Last summer at the Tuto Italiano day at the Larz Anderson Museum of Transportation one of the highlights was seeing a Maserati A6GCS sports car. These are very rare cars as only 16 of these cars were built between 1947 and 1953. These cars were often entered in sports car races such the Mille Miglia, Targa Florio, and the Le Mans and did well, but they did seem to suffer from reliability problems.
The model designation A6GCS was based on the first letter “A” of Alfieri Maserati, “6” for six cylinder engine, “G” for ghisa (Italian for cast iron), “C” from the Italian word Corsa for racing, “S” for Sport.
Most Of The Maserati A6GCS Cars Left The Factory With Only The Single Central Headlight
A works entered Maserati A6GCS won the first race it entered when Alberto Ascari won the Circuit of Modena race in September 1947. Later that year, in October, both Alberto Ascari and Luigi Villoresi retired from the Turin Grand Prix due to gearbox issues.
The Maserati A6GCS Was A Race Car Thinly Disguised As A Sports Car
The Maserati A6GCS was raced as part of a works sponsored team or cars that were sold to “gentlemen racers”. The selling price for these cars was about $13,500US, which was considered as a good deal at that time for a legitimate sports racing car.
The Maserati A6GCS Came With A Trunk
The 1,978cc 6-cylinder engine originally came from an A6 touring car that had 65 horsepower at 4,700 rpm. The A6GCS engine was modified to produce 130 horsepower at 6,000 rpm. The engine had a single overhead camshaft, just two valves per cylinder, three Weber carburetors, and a 11.1 compression ratio. The car weighed just 672 kilograms or 1,480 pounds, so the car had good performance. The reported top speed was 118 to 127 miles per hour.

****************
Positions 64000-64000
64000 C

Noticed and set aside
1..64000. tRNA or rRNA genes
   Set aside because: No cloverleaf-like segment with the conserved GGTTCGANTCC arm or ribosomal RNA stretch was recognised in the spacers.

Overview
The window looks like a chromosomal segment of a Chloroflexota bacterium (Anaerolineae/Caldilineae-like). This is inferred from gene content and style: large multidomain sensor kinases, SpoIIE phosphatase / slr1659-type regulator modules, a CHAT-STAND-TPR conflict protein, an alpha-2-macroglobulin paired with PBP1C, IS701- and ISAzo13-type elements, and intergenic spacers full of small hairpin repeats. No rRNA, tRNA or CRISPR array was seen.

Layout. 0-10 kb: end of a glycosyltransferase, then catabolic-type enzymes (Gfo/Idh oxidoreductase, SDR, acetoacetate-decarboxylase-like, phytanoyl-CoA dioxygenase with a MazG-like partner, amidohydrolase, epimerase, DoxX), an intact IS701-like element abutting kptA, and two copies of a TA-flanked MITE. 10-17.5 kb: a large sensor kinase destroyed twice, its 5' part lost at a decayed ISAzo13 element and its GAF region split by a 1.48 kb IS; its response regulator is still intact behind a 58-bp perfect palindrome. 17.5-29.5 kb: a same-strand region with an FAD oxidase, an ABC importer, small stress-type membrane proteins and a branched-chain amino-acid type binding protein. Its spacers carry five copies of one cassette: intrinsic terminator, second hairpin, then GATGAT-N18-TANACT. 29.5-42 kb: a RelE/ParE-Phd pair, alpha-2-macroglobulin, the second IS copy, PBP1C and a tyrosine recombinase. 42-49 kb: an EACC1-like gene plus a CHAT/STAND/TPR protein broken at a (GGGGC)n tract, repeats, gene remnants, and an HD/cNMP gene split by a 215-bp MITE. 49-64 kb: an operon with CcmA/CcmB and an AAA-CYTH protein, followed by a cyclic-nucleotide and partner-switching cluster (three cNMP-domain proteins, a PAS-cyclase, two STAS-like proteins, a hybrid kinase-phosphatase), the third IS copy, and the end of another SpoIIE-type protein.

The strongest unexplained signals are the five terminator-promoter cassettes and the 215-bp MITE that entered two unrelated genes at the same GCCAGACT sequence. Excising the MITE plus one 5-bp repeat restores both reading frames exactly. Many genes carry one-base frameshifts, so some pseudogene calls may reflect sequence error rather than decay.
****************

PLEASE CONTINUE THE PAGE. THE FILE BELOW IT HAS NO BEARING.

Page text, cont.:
The 1,978cc Maserati A6GCS Engine
The interior is rather spartan. On the dash, I see a Mille Miglia decal. In 1948, Maserati entered a A6GCS in the Mille Miglia driven by Alberto Ascari, but he had to retire. In 1953 Mantovani finished 6th Overall and Giletti finished 10th Overall (1st and 2nd in class) and in 1954 Musso/Zocca finished 3rd Overall and Venezian/Orlandi were 5th Overall (2nd and 3rd in Class) at the Mille Miglia race. So the Maserati A6GCS had a good record in this famous road race. Today these cars are often seen in the Mille Miglia rally.
The Interior of the Maserati A6GCS Is Spartan
The Maserati A6GCS had a four-speed transmission. The image below shows that the shifter has a gate to differentiate the gear positions. Also note the pad on the body brace to eliminate the pressure point on the passenger’s leg.
The Maserati A6GCS Seats Two But It Is Not Spacious
It was a pleasure to see this car. It was very impressive and not surprisingly, it generated a lot interest. Too bad the owner never started it up, so we could hear the sound of that engine.